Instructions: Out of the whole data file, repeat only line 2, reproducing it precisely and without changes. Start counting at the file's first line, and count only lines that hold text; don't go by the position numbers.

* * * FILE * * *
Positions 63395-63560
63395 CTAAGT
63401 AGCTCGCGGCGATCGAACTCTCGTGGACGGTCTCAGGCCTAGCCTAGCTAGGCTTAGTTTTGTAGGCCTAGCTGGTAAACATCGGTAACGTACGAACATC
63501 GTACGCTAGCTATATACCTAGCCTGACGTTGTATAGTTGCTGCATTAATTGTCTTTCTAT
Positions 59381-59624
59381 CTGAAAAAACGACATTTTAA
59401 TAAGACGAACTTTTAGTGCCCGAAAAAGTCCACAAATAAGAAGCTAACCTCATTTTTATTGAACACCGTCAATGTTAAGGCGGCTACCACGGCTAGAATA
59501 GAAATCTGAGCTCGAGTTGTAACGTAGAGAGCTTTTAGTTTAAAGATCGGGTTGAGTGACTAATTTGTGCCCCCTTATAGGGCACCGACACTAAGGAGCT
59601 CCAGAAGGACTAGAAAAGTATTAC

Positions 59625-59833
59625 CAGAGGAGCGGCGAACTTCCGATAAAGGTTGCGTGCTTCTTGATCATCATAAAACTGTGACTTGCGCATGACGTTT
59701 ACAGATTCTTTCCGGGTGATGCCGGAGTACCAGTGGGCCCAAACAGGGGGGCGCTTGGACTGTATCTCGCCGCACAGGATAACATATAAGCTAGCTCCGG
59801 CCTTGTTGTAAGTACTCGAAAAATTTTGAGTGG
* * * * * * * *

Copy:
63395 CTAAGT